Some in the pro-Israel community are having a good chuckle at the feud that has erupted between Jewish left-wingers in the past couple of weeks. But rather than laughing, those who care not only about Israel but also the direction of the conversation about Israel in the post-Oslo era and what it portends for the future should be concerned.
The exchange between the anti-Zionist Max Blumenthal and his antagonists among the ranks of left-wingers who are often critical of Israel but defend its existence shows how pointless much of the debate that has been carried on between the left and the right about borders and settlements has been.
As risible as the arguments put forward by Blumenthal trashing Israelis as “non-indigenous” interlopers in the Arab world who must be made to surrender their sovereignty, culture, and homes may be, they represent the cutting edge of left-wing thought that has come to dominate European discussions of the Middle East.
The dustup centers on Goliath, a new anti-Israel screed by Blumenthal, the son of Clinton administration figure Sidney Blumenthal, published by Nation Books, a subsidiary of The Nation magazine. But to Blumenthal’s chagrin, the magazine (which is no stranger to anti-Zionist articles) allowed columnist Eric Alterman to write about the in its pages.
Alterman is himself a fierce and often obnoxious critic of Israel and defenders of Israel, and has been a major promoter of the myth that the pro-Israel community has been seeking to silence the Jewish state’s critics. Yet Blumenthal’s book was so appalling that Alterman took it apart in the magazine that spawned it. Calling it “The ‘I Hate Israel’ Handbook,” Alterman scored it for its frequent comparisons of the Jews with the Nazis and its complete absence of any acknowledgement of the Muslim and Arab war to destroy Israel.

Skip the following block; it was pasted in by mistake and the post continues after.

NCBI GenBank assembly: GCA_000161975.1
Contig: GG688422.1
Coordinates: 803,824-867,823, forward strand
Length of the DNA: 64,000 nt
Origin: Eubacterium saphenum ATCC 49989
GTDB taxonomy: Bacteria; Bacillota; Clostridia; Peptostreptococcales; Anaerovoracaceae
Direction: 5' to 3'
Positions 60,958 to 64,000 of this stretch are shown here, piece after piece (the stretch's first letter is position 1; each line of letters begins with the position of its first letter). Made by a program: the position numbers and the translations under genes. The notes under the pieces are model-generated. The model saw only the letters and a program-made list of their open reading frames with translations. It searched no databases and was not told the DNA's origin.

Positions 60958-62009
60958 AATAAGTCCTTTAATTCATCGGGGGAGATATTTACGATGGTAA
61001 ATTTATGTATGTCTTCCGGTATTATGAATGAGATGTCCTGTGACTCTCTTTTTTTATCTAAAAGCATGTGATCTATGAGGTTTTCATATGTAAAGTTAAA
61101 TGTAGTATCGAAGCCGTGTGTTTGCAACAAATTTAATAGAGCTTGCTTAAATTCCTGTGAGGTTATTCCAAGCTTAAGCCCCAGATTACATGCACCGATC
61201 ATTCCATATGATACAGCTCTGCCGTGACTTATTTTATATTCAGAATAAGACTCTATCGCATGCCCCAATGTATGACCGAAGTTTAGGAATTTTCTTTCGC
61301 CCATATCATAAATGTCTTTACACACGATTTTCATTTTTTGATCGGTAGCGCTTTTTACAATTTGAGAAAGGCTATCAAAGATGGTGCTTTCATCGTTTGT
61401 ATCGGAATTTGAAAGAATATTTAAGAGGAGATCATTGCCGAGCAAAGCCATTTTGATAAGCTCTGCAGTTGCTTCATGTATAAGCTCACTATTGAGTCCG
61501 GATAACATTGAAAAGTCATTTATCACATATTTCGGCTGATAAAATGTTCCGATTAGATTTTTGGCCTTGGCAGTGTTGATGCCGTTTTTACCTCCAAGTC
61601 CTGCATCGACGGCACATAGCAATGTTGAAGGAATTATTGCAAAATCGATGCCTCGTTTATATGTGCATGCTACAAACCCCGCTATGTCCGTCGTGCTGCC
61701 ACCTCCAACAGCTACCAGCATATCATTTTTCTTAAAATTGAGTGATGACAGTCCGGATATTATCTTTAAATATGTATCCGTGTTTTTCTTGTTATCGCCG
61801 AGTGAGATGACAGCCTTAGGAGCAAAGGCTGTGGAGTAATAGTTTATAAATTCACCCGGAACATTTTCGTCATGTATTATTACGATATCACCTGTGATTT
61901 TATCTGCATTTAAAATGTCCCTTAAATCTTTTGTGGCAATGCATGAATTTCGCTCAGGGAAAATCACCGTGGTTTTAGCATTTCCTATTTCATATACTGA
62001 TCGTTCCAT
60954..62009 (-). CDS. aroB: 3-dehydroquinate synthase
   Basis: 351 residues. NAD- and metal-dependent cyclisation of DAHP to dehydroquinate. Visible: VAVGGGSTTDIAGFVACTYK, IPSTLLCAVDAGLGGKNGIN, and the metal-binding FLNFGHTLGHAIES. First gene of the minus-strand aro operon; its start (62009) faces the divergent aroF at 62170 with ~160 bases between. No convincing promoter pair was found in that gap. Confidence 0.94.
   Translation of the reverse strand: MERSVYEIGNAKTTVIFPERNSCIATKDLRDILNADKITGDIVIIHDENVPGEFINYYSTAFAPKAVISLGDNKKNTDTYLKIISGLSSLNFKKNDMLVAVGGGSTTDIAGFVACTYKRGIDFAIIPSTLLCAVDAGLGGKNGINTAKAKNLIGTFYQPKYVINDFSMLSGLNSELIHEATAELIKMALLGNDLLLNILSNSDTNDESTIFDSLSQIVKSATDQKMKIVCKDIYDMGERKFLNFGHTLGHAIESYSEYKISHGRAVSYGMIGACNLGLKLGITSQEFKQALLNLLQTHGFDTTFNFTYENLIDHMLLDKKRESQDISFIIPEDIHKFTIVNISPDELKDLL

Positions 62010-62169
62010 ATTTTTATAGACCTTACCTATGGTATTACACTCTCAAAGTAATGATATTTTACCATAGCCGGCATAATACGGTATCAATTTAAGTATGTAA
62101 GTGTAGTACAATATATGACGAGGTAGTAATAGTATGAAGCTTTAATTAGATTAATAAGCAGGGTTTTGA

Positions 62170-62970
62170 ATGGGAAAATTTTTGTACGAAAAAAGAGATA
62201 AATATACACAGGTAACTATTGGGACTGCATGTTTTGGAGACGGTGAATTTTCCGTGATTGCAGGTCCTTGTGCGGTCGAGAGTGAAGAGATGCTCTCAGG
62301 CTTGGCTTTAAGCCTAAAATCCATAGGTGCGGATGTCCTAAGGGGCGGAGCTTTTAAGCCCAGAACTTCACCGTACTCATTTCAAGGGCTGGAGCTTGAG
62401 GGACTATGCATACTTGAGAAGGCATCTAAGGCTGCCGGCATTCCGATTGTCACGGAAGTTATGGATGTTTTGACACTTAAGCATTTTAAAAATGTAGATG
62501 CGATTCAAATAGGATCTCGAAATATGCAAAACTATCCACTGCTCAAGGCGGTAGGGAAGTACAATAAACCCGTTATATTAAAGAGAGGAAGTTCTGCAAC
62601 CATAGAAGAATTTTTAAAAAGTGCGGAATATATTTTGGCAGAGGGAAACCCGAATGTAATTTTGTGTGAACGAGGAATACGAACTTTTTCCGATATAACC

As Alterman wrote in a subsequent blog post, “It is no exaggeration to say that this book could have been published by the Hamas Book-of-the-Month Club (if it existed).”
To give you a taste of how outrageous this book is, Blumenthal even has the nerve to recount a conversation with Israeli author David Grossman, who has been an important figure in the peace movement, in which he lectured the Israeli about the need for the state to be dismantled and for its citizens to make their peace with the need to rejoin the Diaspora rather than cling to their homes.
Grossman responded to Blumenthal by walking out and telling him to tear up his phone number. Blumenthal attributes Grossman’s reaction to Israeli myopia.
But it gets better. As the Forward’s J.J. Goldberg wrote in his own column on the dispute, Blumenthal appeared at a Philadelphia event with the University of Pennsylvania’s Ian Lustick (author of a recent anti-Zionist diatribe in The New York Times).
Almost halfway through their 83-minute encounter, Lustick emotionally asks Blumenthal whether he believes, like Abraham at Sodom, that there are enough “good people” in Israel to justify its continued existence – or whether he’s calling for a mass “exodus,” the title of his book’s last chapter, and “the end of Jewish collective life in the land of Israel.”
Blumenthal gives a convoluted answer that comes down to this: “There should be a choice placed to the settler-colonial population” (meaning the entire Jewish population of Israel): “Become indigenized,” that is, “you have to be part of the Arab world.” Or else …? “The maintenance and engineering of a non-indigenous demographic population is non-negotiable.”
This is sobering stuff and, as Goldberg, put it, “a chilling moment even for the anti-Zionists among us.”
The bottom line here is that the real debate about the Middle East is not between the so-called Jewish establishment and left-wing critics of Israel like the J Street lobby and writers like Alterman and Goldberg. Rather it is between anyone who recognizes that Jews have a right to a state and those who wish to see that state destroyed.
Suffice it to say that in Blumenthal’s world, anyone who believes in the Jews’ right to a state even in a tiny slice of their ancient homeland is a fascist, a Nazi, or a fellow traveler.
This shows how the discussion of Israel has deteriorated in the last generation of peace processing. Instead of appeasing its critics, every move toward peace in which Israel has given up territory has only convinced its enemies that it can be portrayed as a thief that can be made to surrender stolen property. While some of Israel’s critics think that conception can be limited to the lands beyond the 1949 cease-fire lines, people like Blumenthal remind us this is an illusion.